Violence continues in Myanmar two years into military coup, Five-Point Consensus at deadlock
The five-point peace plan was agreed between the junta and the Association of Southeast Asian Nations (ASEAN) in Jakarta in April 2021, two months after the power grab.
SINGAPORE: Two years into the coup in Myanmar, the junta still has not implemented an agreed peace plan to resolve the crisis.
The Five-Point Consensus was agreed between the junta and the Association of Southeast Asian Nations (ASEAN) in Jakarta in April 2021, two months after the power grab.
The military had acted against the elected government of Nobel laureate Aung San Suu Kyi in the wee hours of Feb 1, 2021, claiming that the country’s earlier election was a fraud.
Recent violence in Myanmar has shown the military’s lack of interest in sticking to the peace plan.
The plan was adopted after ASEAN leaders called for a special meeting with army chief Min Aung Hlaing.
They agreed on an immediate cessation of violence, and permission for ASEAN to send humanitarian aid to the country.
There was also a promise to hold constructive dialogue with all stakeholders, and allow a special envoy to visit Myanmar and facilitate the mediation.
Dr Lina Alexandra, coordinator of the Myanmar Initiative Programme at the Centre for Strategic and International Studies, said the Five-Point Consensus needs “a roadmap”.
"There should be a follow-up immediately after that,” she said. “If that had been the case, I think the situation would be a rather different one than what we're seeing now, because ASEAN has a clear roadmap."
The idea for such a roadmap eventually surfaced in November last year.
The bloc's leaders decided at the ASEAN Summit in Cambodia that there needs to be a clear timeline and concrete outcomes to support the Five-Point Consensus.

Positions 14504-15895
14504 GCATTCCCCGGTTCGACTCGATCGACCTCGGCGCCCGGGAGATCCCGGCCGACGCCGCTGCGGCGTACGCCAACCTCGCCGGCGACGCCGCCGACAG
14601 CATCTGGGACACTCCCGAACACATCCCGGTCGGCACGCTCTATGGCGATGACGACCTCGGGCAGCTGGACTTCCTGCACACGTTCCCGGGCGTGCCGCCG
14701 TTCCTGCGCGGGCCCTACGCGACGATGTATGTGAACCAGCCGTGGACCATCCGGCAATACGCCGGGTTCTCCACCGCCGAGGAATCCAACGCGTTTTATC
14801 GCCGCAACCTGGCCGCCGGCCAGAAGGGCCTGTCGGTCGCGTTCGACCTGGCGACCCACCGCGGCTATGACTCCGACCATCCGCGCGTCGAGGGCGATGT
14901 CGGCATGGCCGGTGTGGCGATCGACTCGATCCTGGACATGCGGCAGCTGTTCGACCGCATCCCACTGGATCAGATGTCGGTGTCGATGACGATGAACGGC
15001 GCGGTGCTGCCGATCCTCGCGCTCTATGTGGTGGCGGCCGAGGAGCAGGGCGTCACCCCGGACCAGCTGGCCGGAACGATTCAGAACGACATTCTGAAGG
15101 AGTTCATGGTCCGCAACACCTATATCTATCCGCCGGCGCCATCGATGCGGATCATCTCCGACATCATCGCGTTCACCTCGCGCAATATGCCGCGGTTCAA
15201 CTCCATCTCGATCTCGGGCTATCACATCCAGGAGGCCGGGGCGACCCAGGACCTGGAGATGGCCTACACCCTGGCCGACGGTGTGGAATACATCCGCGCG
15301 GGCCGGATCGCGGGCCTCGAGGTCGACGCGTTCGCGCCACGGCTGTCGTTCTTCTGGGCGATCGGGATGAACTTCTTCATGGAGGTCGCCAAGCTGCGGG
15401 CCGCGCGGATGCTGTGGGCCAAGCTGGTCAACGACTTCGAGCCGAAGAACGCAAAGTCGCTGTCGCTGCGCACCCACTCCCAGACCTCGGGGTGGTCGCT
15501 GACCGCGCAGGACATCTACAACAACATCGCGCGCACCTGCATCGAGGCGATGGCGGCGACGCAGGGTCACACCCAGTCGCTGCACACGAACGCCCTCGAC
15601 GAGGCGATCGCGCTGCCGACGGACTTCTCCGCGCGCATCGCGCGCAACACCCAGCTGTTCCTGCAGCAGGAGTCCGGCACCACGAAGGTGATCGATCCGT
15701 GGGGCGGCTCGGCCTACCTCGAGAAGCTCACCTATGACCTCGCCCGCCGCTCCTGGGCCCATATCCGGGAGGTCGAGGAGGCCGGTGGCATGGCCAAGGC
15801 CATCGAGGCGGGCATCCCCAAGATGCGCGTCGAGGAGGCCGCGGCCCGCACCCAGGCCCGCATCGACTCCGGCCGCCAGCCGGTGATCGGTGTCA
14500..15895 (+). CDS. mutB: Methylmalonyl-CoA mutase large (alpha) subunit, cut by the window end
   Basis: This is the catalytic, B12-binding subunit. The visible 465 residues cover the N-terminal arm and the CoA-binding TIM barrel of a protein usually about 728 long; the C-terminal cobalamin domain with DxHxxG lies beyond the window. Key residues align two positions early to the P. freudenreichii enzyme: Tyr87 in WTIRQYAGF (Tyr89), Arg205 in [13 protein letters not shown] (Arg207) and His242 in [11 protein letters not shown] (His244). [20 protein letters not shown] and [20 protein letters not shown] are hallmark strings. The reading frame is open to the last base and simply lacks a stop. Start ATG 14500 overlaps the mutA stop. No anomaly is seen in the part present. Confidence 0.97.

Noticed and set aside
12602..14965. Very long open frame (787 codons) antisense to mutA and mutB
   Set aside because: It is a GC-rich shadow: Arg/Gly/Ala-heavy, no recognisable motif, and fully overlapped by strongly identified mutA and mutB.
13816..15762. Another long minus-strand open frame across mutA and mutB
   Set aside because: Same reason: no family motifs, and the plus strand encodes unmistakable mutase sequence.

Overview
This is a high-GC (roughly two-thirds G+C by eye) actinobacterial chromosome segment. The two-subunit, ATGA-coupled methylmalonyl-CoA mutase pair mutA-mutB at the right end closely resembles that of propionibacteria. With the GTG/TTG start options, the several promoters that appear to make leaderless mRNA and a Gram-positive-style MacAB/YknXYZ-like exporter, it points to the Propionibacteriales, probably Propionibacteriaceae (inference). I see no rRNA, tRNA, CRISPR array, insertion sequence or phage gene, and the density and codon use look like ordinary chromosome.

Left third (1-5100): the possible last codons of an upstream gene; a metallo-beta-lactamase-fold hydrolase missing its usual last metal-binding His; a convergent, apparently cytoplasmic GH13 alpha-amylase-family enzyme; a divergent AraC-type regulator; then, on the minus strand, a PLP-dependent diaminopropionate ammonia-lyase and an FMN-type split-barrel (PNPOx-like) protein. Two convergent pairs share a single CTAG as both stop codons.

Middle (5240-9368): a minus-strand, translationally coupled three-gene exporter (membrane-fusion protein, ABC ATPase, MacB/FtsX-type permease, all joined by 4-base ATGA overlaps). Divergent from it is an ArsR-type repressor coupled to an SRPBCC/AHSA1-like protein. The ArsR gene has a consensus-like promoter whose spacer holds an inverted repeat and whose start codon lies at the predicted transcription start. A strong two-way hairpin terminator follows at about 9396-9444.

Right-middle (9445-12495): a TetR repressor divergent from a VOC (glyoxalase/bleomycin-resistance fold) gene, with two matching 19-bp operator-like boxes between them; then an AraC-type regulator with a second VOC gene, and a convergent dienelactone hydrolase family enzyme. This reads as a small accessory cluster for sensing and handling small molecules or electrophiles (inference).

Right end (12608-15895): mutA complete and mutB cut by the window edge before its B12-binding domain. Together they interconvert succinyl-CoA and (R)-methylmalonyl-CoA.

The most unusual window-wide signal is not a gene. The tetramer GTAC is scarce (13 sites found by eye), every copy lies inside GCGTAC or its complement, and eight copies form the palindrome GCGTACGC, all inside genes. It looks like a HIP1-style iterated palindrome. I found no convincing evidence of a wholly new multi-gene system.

Indonesian Foreign Minister Retno Marsudi had said that such a plan would provide the bloc “a guidance to address the situation in Myanmar in a united manner”.
However, there remains no details on the progress of the implementation plan.
NON-INTERFERENCE BY ASEAN
In late 2021, months after the coup, ASEAN leaders made an unprecedented move and banned the Myanmar army from attending its meetings.
The regional grouping continues to be slammed for being inefficient and not taking enough action.
Ms Moe Thuzar, senior fellow and coordinator of the Myanmar Studies Programme at the ISEAS - Yusof Ishak Institute, said: "I think ASEAN has done pretty much a lot on Myanmar in terms of even bending its non-interference principle to that extent.”
She explained that the bloc has acted “within the limitations of what ASEAN is as an intergovernmental organisation”.
“ASEAN has never held sanctions (and) ASEAN does not put boots on the ground, because that is not part of what ASEAN's commitments are in the ASEAN charter,” she added.
With the implementation of the five-point peace plan now at a deadlock, all eyes will be on the upcoming ASEAN Summit in May.
Observers will be looking at whether the regional leaders will revamp their responses and more strongly convince Myanmar to honour the Five-Point Consensus.